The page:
NBA: Yahoo!'s Dan Wetzel's Opinion on Age Rule Is Way off Base

Steven ResnickSenior Writer IJune 4, 2009

Four years ago, the NBA instituted an age rule requiring players to enter the NBA Draft at the age of 19, at least one year removed from their graduating high school class, or the most popular, only playing one year of college basketball.

Yahoo! Sports' Dan Wetzel has recently wrote two articles in regards to the situation, titled "The NBA's Uncool Rule" and "Congressmen Questions NBA's Age Rule."

The first article was a response to the allegations made about Derrick Rose in regards to having someone else take his SAT exam and the high school changing the grade of Rose's from a "D" to a "C."

According to Wetzel's article, the reason for someone else taking Rose's SAT and having the grade change was so Rose could get into college.

Well, the University of Memphis did its own investigation into the report and found that there was no evidence that Rose did anything wrong.

Yet Wetzel goes on and on about the situation like it had actually happened. It's the media jumping to conclusions and claiming that the NBA's rule is hurting player's chances of making the NBA.

Does anyone really believe that Kobe Bryant, LeBron James, or Moses Malone wouldn't have been able to make it in the NBA if they had played college basketball?

Then there's the other argument that claims that the rule is hindering players from making money. Wetzel uses the examples of Shawn Johnson, Danica Patrick, and Miley Cyrus as examples of youngsters who have made a mark for themselves.

If Wetzel had done any investigating into Johnson, he would learn that she is an amateur athlete, not a professional. Secondly, in order for Johnson to go to the Olympics, she was sponsored to go instead of being paid.

According to an article on Rivals.com titled "Shawn Johnson: America's Next Great Gymnast" by Seth Green, Johnson's school schedule looks like this: "On a typical day, Johnson wakes up at 6 a.m. to finish homework and get to school by 7:30. She leaves school at noon so she can eat lunch and do some homework before she practices from 2:30-6:30. She then goes home to eat dinner and do more homework. On Saturdays, she's typically at the gym for six hours."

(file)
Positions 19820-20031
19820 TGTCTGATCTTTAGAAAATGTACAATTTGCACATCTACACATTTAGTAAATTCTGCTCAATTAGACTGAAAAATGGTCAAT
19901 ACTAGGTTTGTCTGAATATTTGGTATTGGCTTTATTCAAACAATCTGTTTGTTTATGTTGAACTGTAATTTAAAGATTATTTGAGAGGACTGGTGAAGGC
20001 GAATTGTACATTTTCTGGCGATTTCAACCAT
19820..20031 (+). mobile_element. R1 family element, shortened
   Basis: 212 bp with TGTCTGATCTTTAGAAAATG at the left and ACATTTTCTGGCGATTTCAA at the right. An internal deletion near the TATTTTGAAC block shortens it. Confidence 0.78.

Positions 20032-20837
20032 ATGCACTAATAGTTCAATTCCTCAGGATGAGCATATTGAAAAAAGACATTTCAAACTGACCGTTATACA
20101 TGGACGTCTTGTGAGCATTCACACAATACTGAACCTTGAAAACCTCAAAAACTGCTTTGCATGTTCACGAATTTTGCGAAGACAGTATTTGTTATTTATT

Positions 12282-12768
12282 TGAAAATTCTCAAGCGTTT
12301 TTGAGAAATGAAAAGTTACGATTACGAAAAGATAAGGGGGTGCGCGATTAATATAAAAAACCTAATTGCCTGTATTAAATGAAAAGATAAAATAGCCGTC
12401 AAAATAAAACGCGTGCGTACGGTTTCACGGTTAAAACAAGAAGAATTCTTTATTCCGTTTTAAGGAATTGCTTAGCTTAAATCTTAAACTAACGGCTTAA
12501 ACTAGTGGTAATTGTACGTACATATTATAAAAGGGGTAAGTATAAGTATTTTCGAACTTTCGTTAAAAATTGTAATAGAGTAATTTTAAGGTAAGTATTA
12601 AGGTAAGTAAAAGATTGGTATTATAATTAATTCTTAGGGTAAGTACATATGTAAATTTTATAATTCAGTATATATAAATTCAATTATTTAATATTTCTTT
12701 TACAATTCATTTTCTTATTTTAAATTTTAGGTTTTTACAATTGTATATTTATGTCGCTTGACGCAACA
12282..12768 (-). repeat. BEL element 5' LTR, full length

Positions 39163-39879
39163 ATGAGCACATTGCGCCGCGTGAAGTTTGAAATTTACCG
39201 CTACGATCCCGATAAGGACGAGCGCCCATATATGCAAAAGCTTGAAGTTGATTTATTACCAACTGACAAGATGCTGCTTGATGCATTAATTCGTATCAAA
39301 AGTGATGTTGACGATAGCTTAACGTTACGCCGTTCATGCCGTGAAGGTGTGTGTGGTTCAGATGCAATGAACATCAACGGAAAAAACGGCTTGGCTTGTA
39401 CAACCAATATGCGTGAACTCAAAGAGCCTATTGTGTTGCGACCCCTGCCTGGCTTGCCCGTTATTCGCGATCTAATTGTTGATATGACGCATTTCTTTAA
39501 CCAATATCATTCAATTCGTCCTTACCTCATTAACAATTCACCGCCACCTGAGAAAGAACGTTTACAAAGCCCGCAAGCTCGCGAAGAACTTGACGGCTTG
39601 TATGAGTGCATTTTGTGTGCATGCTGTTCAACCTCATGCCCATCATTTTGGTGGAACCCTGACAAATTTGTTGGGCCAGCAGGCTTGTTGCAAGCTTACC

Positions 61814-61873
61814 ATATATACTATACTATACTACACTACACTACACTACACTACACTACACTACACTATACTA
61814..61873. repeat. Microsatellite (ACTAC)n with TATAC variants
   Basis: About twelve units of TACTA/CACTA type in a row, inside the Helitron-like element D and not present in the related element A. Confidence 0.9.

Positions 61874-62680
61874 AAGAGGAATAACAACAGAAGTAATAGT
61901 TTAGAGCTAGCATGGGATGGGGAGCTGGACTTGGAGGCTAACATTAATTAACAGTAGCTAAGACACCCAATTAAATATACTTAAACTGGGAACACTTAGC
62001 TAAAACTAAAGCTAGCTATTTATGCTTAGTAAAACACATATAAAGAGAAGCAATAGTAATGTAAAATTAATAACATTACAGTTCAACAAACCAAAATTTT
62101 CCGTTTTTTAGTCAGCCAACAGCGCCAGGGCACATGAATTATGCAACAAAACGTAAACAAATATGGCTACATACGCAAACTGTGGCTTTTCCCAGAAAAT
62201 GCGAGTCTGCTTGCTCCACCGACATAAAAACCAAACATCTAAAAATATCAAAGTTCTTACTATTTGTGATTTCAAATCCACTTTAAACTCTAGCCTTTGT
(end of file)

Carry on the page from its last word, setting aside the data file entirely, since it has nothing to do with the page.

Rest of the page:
Wetzel also skips the fact that gymnasts do not even remotely make anywhere near an NBA player. Their peak years are when they are young. Shannon Miller, who is arguably the greatest American female gymnast, got her degree from the University of Houston and then got her degree in law school from Boston College.

Pointedly ignoring facts about sports shows how much time Wetzel actually spent making his article. He would have realized right away it was a good idea to even try to compare a gymnast to a basketball player.

Danica Patrick did something totally stupid by dropping out of high school, but at least she realized that she needed a GED and she went and got that instead. She started racing at 16 and moved to England to do it. Patrick hasn't really been a total success in racing either and most of the time the ads that she gets put in are about her body because she has barely done anything in terms of wins in her career.

Miley Cyrus may have been a dumb choice by Wetzel to try to compare to as well. Cyrus may be making money, but she can't touch it until she's 18. Sure, she would be out of high school and not have to go to college, or she could make the choice to go get a degree. Even with that, it's not like Cyrus is just performing and making money without getting an education. She has a private tutor that helps her out while touring.

How many NBA players right out of high school would even consider getting tutor? None. Why? Because they were making money and see no need to further their education. But look at Joe Dumars: one of his proudest accomplishments was getting his college degree.

Basketball is not everything. There are injuries that can occur in high school or college. Look at Leon Powe: he was one of the highest-recruited players in high school, but due to a knee injury, teams were scared off. Eventually he went to the University of California where he had two superb seasons, but had one season he had to sit out due to a knee injury.

The injury was considered very serious, casting doubt whether he could come back, but he did. Yet, what would have happened if Powe as not able to come back from the injury? Do you think just because he aspirations of becoming a NBA player were over he wouldn't have been able to find success in another field, especially going to such a school like Cal?

Wetzel then uses the stereotype that these players are coming from low-income families and this is the best way to support their families. The question is: really? Powe managed to go to Cal for three years and do fine and he came from poverty as well.

There's financial aid available and most of these athletes are getting scholarships, so it wasn't like these athletes are going to be sitting out on the streets waiting for their opportunity to showcase their skills.

The NBA, instead of looking to change the draft rules, needs to make it stronger and start looking at the other professional sports. Very rarely does any player come straight out of high school and make an immediate impact.